Your ideas, comments and advice
About 40 years after the First World War my family went on a picnic. Most of them went for a long walk, but I had a French test the following day and was having difficulty remembering all of the words. Grandad decided to stop with me – he was in a fairly advanced stage of throat cancer, and tired easily. He saw I was struggling, and offered to help. To my surprise he started speaking French! I asked when he learned the language, and he told me that he had picked it up in France during the First World War where he served as a First Aider.
At this stage I was looking out onto the Bedfordshire Plain, but Grandad was seeing battlefields. He told me about the first Christmas and the first gas, and how soldiers survived by putting urine-soaked handkerchiefs over their mouth and nose (the handkerchiefs were soaked because most of them had wet themselves in fear). He told me of occasions when medics had to use anyone with any medical experience in the frontline First Aid posts. Grandad performed on minor wounds, and assisted with surgery. The guns were so persistent that soldiers held tarpaulins over patients’ beds to prevent clods of earth raining down into open wounds or operations. They stood with their backs to the beds, to stop them witnessing the medics’ work and fainting.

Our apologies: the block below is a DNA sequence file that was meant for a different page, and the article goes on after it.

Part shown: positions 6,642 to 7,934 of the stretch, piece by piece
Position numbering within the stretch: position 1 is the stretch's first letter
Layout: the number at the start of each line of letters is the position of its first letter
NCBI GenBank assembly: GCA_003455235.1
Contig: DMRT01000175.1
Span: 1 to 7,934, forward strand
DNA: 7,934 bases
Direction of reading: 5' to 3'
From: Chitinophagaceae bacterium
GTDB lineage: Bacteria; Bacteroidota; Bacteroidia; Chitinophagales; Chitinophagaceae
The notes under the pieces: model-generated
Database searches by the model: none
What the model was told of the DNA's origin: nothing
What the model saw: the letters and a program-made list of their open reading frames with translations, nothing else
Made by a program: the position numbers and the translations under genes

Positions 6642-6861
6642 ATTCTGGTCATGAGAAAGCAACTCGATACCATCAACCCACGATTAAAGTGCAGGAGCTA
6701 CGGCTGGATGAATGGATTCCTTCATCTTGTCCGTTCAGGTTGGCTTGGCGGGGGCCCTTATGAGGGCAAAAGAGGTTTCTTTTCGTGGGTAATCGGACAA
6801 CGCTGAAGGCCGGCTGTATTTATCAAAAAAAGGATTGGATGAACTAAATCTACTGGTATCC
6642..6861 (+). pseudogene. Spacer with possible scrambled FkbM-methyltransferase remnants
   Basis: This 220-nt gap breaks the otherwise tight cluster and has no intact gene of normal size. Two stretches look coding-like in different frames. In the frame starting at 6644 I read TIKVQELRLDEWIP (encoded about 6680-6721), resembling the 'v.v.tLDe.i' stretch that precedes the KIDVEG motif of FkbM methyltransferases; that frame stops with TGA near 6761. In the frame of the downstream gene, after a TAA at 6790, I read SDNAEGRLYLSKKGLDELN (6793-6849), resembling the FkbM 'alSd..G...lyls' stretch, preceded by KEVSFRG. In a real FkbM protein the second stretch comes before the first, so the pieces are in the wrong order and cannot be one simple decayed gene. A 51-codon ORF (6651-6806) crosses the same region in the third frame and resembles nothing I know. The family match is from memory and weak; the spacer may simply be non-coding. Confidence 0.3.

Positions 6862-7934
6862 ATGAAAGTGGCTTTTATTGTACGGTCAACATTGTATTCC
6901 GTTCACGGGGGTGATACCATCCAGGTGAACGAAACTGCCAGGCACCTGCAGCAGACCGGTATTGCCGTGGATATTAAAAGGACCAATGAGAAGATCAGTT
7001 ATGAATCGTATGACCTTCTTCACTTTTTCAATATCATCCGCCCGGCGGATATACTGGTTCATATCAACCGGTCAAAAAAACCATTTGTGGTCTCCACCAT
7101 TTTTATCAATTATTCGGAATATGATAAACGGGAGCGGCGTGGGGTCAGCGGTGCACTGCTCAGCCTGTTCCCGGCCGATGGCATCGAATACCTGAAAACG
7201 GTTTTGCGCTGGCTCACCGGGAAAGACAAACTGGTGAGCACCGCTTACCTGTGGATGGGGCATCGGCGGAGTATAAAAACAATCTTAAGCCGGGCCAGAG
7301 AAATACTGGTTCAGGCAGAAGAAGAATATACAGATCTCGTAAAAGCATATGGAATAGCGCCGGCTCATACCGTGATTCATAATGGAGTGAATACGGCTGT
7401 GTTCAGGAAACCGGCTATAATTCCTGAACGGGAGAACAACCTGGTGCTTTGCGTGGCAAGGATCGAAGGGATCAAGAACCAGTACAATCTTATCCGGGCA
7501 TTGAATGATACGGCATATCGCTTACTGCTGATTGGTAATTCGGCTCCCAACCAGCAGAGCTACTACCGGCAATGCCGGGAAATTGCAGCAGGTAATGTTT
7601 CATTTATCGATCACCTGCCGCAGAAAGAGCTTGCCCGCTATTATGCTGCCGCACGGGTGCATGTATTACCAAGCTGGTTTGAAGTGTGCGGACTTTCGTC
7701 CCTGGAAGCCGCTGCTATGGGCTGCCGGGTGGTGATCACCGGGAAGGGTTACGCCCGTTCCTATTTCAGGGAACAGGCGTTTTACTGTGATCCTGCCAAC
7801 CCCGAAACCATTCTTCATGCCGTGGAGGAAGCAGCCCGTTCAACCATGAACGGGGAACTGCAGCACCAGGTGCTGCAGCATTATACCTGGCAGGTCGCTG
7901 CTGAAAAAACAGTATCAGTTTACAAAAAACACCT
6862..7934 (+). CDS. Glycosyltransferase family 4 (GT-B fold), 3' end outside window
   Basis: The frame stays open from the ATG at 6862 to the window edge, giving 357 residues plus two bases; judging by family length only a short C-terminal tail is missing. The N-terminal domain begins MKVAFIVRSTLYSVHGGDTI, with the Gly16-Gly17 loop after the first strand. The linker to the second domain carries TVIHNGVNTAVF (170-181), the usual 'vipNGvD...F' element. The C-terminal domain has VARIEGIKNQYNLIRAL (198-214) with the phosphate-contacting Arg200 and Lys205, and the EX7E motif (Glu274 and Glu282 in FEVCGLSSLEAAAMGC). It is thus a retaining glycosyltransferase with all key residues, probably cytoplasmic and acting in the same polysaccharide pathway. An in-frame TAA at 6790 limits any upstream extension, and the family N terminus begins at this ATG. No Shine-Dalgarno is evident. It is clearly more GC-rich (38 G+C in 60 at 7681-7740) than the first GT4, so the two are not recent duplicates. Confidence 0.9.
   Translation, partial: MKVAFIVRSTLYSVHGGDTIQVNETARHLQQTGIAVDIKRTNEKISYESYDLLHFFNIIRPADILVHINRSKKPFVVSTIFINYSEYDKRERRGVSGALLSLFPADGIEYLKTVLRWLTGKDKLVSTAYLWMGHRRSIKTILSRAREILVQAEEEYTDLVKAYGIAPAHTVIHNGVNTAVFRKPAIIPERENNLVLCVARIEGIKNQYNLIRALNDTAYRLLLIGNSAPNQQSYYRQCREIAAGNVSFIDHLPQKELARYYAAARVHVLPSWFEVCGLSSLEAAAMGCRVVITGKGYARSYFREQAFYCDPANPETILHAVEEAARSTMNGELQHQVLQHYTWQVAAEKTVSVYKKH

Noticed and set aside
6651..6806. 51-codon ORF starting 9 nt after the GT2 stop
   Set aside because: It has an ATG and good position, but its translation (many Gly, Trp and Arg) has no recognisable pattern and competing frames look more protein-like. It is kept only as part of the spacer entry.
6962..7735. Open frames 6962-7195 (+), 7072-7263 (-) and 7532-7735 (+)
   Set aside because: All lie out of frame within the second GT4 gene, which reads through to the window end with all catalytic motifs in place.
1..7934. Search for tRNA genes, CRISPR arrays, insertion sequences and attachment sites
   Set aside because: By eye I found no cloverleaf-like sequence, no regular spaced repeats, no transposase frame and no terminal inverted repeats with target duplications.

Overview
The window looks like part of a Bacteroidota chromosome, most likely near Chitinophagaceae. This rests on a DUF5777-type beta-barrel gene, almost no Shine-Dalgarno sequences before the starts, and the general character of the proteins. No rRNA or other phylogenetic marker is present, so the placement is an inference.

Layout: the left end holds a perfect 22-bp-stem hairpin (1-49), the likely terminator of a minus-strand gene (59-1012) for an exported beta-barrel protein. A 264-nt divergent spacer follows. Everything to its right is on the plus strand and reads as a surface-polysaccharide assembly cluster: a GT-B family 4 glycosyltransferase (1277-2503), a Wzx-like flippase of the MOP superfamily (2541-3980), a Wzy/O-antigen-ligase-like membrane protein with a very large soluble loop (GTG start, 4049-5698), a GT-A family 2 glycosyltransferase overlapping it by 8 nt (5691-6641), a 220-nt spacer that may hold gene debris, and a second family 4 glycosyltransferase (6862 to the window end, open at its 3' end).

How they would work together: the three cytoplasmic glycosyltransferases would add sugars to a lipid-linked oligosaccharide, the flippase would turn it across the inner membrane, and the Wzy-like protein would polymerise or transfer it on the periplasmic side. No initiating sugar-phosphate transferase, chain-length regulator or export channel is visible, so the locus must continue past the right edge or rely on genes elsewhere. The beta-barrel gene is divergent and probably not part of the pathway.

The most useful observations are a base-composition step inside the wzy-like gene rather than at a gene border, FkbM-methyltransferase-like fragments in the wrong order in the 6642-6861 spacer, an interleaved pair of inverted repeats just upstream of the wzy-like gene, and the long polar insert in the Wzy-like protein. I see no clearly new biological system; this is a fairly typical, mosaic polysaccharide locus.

Grandad described the mud-filled trenches where you would have to be pulled out of the cloying mud. I also heard about the horror of Hellfire Corner (the road from Ypres), and the risks that had to be taken to get casualties to more permanent hospitals or medical centres for further treatment.
I asked what was the most difficult thing he had to do. He stopped, took a deep breath and replied that it was dropping into a foxhole and finding a dying man in agony, and being unable to administer the
‘He had to keep supplies for men who could be saved’
pain relief he had in his pouch of supplies because he had to keep them for men who could be saved if got back to base. He told me it was like playing God. I asked if he had ever shot a gun – he replied, “I do not believe in killing my fellow men, but I did my best to save all that I could and get them back to the frontline doctors. I had to assess who had a chance of living and who not – that was hell!”
Life was not all bad – he could play just about any instrument by ear and sing, and he put on impromptu performances with another soldier on the frontline. In fact, I think his time in the field may have been the apex of his life despite all the trauma and mud. When he returned to England in 1919 he found himself out of work. He lived in Luton and cycled daily to London to look for a job. It must have been soul-destroying.
The men who died have rightly been lauded as heroes, but those who survived were largely forgotten in the recent commemorations. It takes very brave men (and women) to go into danger time after time.
This is not a historical text – it is my memories of a sunny afternoon’s conversation. As a last salvo, my grandfather told me that the men returning to Blighty were told not to speak of their experiences, and he asked me to keep his confidences to myself. He died shortly after, but I kept that promise for years. Valerie Clure, by email
Valerie’s grandfather Sergeant Pollard dressed as Pierrot with another soldier, and (right) in uniform